The tradition of making New Year’s resolutions dates back to the ancient Romans and the mythical god, Janus. He was a two-faced man who represented the opportunity to reflect on the past and forgive one’s enemies while, at the same time, look toward the future and create goals for the New Year. Janus was so important to this ancient culture that they named the month of January after him.
The epic story of Janus is an important history lesson. It teaches us that for thousands of years many have made New Year’s resolutions; and that for thousands of years, many also have failed at keeping them—a practice that still occurs today. Recent studies indicate that 50 percent of Americans make resolutions and, by the end of the first month, most fail. With this in mind, is it fair to ask our children to do something that most adults can’t accomplish?
Teaching kids about resolutions is an excellent way to educate about personal responsibility and self-improvement. Early on, children develop habits that they perpetuate through the rest of their lives. Encouraging kids to reflect on the past and create positive goals for the future is a worthy endeavor, and the New Year is the perfect time to introduce our children to this idea.
How a parent assists a child in creating yearly goals depends on age. For pre-school aged children, parents need to be directive and focus on typical life expectations such as brush your teeth and clean your room. During the elementary years, kids are able to comprehend the value of resolutions. Work with your child to choose specific and concrete objectives such as being healthier by eating one fruit or vegetable a day. For teenagers, goals can be more abstract and should emphasize personal responsibility such as learning better skills for conflict resolution and resisting drugs and alcohol.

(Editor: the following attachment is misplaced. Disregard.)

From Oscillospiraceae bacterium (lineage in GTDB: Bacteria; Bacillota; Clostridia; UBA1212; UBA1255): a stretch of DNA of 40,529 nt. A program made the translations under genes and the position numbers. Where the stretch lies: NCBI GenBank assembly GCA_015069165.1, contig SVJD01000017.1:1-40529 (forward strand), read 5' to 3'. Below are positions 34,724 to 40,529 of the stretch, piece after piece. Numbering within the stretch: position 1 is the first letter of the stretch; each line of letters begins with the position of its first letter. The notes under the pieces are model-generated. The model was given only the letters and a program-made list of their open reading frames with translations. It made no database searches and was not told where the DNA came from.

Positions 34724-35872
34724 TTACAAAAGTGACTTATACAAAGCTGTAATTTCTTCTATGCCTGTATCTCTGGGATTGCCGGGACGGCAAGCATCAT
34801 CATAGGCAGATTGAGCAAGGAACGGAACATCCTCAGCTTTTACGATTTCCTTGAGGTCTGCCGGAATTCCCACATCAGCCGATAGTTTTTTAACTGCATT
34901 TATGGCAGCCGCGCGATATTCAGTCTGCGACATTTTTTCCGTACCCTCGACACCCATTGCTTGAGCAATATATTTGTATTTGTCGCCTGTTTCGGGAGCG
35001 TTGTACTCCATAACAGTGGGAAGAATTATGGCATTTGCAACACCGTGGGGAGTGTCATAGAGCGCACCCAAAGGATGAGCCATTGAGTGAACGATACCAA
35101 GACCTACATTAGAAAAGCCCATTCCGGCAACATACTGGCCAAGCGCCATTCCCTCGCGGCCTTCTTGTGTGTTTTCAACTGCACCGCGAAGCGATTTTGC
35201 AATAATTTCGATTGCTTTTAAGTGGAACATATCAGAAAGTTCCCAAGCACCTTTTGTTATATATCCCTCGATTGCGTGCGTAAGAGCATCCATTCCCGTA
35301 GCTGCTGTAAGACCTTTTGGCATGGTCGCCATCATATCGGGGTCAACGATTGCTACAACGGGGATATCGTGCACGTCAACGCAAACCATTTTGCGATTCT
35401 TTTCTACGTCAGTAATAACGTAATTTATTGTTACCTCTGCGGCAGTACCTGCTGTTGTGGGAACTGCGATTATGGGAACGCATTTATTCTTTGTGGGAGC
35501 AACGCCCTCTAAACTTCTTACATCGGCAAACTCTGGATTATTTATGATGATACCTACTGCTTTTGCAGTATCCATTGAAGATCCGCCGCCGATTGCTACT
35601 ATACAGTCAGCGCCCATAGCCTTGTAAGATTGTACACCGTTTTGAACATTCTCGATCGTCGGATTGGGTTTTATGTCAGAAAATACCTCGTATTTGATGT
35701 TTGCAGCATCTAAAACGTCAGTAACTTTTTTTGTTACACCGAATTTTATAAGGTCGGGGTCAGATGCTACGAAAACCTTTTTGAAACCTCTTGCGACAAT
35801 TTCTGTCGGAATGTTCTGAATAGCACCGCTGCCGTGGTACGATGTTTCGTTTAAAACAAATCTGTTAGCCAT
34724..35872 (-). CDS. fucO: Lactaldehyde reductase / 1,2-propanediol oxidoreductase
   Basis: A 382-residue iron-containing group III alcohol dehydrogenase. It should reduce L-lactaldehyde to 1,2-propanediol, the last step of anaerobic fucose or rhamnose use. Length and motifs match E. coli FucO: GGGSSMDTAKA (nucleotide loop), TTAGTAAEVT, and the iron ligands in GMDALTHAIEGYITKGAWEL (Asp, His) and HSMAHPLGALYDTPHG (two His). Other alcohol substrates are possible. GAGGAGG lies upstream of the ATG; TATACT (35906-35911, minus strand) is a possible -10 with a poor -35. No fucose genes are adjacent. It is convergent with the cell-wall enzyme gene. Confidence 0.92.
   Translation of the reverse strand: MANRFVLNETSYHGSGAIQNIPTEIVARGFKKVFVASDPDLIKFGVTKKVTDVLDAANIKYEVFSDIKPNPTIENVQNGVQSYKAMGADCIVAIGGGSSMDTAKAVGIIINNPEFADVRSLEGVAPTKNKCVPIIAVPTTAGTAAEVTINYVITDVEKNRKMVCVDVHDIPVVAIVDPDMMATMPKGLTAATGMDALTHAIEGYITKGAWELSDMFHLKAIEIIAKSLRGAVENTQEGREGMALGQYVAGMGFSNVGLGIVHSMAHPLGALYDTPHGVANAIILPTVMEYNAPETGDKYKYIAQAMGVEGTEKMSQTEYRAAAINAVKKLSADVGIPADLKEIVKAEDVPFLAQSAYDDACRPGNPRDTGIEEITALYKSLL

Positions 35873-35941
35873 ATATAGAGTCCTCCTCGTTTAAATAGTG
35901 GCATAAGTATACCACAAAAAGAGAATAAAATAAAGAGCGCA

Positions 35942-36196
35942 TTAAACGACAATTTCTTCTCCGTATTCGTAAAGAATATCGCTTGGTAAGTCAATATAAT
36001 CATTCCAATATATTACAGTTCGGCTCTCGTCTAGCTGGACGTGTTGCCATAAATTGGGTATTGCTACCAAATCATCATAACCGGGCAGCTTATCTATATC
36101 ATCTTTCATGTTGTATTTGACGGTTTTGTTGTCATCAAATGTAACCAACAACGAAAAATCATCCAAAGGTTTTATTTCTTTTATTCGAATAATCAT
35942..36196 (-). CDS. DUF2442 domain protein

No matter a child’s age, parents should start with a conversation. In fact, creating a tradition around yearly goal-setting is a prosperous way to engage the entire family in this process. Over a special dinner or dessert, talk not only about future ideas but also reflect upon the past year’s successes and failures. The atmosphere should be light, supportive and fun.
With the kids excited about future possibilities, the next step is to provide your child with guidance. Resolutions should be personal and something your son or daughter wants to achieve. Goals made out of obligation to please a parent or friend often result in failure. A child should start recycling because he or she wants to make the world a greener place and not to impress someone else.
Parents also should encourage their children to make resolutions that are manageable. Making all As in schools, for example, is much less realistic than focusing on improving a specific skill such as becoming a better writer. Further support your goal-maker by helping him break big tasks into small, tangible measures such as seeing an English teacher for extra assistance before the next big paper is due.
Most fail at keeping resolutions because they lack the proper support. Minor missteps are to be expected and children may need additional guidance to fulfill expectations. Parents should engage in regular family discussion where progress is acknowledged and pitfalls are discussed. It also can be helpful to post goals on the family fridge; this creates a sense of internal obligation and makes it difficult to forget one’s aspirations.
Lastly, parents should not only make their own resolutions but also should share these with their family. No matter what age, kids will value the goal-setting process more if mom and dad demonstrate a commitment to self-improvement. Additionally, have your son or daughter assist you with keeping resolutions, sending the message that it is okay to ask for help. Our children are always watching us, and modeling expectations is a powerful motivator.
Resolutions are different than dreams. Everyone should have dreams and I say dream big, but dreams are not goals. Goals are specific, measurable, attainable and realistic. And while resolutions are timely, it takes time to successfully implement these life-changing behaviors. Rome wasn’t built in a day so be patient and celebrate even minor milestones as your children strive for success.
Prior to going into private practice as psychotherapist and learning disabilities specialist, Russell Hyken, Ph.D., Ed.S, M.A., LPC, NCC, worked for more than 15 years as an English teacher, school counselor and school administrator. Visit him online at ed-psy.com.